Global freight volumes have climbed strongly during the first half of 2010. Freight rates, which significantly fell during the downturn, are also starting to recover as over-capacity is gradually eroding. IATA’s monthly figures show a 34% annual increase in airfreight in May with record high load factors. Sea freight volumes recorded double digit growth during the early months of 2010 in key ports globally. This is particularly good news for forwarders and shipping companies. Furthermore, in Europe industrial production increased more strongly than envisaged in the first months of 2010.
So, is occupier demand for distribution warehousing recovering too? During the early months of 2010 occupier activity has undoubtedly improved – in selected markets. During the first quarter, the UK, France, Germany and Poland recorded higher demand levels compared to the previous quarter. Compared to Q1 2009, only the UK, Poland and Russia recorded an increase but here growth was based on subdued 2009 levels. Overall, the recovery remains patchy and fragile. Nevertheless, further gains will be recorded in Q2 2010 as occupiers are taking advantage of favourable lease terms to make strategic network adjustments. Space consolidation remains high on occupiers’ agendas. However, slightly weakened market sentiment following the recent sovereign debt crisis (as proofed by the downward trend in Eurozone’s Purchaser Managers Index in May and June) will hamper the recovery in occupier demand in the second half of the year and thus thwart a significant increase in annual take-up volumes in 2010.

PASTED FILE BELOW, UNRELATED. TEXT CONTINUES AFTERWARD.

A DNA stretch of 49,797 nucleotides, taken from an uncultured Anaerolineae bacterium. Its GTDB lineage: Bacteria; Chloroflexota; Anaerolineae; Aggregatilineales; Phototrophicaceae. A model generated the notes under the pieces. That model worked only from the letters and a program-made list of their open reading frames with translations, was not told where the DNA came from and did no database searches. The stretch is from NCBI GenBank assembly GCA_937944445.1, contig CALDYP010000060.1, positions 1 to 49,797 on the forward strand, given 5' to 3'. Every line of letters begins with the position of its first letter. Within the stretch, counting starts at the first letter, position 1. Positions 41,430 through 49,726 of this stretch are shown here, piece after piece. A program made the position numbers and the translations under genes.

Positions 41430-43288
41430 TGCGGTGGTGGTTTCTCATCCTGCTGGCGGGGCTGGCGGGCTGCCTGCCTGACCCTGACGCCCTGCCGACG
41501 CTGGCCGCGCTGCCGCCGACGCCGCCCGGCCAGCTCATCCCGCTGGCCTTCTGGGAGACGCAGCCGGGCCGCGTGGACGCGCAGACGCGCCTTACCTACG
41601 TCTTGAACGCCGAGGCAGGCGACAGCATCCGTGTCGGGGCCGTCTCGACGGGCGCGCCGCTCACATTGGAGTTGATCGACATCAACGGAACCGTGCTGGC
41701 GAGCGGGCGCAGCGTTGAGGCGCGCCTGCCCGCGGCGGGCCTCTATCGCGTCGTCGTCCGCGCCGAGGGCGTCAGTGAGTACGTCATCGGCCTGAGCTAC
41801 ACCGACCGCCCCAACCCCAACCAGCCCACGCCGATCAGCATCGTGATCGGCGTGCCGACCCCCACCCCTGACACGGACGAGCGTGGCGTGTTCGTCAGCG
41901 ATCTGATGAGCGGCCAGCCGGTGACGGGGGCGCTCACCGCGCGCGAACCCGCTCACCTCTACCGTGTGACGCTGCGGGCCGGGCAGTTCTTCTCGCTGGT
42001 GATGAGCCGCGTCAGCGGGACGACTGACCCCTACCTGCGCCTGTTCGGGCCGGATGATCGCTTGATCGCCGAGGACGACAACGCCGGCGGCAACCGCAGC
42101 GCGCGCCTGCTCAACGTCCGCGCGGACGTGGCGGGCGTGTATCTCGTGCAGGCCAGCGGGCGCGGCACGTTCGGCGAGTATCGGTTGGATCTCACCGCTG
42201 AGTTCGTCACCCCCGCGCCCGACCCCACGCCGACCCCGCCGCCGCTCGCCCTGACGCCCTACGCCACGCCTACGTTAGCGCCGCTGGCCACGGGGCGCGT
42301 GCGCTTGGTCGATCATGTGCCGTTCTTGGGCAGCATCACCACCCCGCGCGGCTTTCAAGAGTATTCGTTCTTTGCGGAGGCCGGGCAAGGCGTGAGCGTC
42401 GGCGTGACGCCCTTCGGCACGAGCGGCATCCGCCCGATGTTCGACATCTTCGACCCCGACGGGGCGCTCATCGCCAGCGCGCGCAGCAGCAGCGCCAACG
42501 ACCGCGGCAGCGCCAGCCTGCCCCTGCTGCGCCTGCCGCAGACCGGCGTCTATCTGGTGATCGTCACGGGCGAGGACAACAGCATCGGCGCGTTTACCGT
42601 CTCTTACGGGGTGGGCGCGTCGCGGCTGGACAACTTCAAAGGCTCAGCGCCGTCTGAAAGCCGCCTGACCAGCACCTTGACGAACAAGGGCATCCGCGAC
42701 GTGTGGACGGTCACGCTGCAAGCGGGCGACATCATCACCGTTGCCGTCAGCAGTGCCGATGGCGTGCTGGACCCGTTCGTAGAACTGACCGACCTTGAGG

If there is one conclusion I can draw from occupier demand during the crisis and the first half of 2010 than it is this one: Key international gateway hubs and locations close to large consumer markets remain the most favoured. With the exception of Belgium (suffering from a lack in modern supply), occupier demand in the mature Continental Western European markets France, Germany and the Netherlands remained fairly resilient throughout the economic crisis. Those markets offer multiple advantages stemming from connectivity, and reduction in transport time and journey lengths is outweighing lower labour cost environments. As a consequence, the much discussed mass departure of distribution warehousing occupiers towards lower cost countries in Eastern Europe and Asia has not yet happened nor is it on the horizon. The excellent infrastructure network in Western Europe and the size of its population guarantees that the region will retain high occupier demand going forward.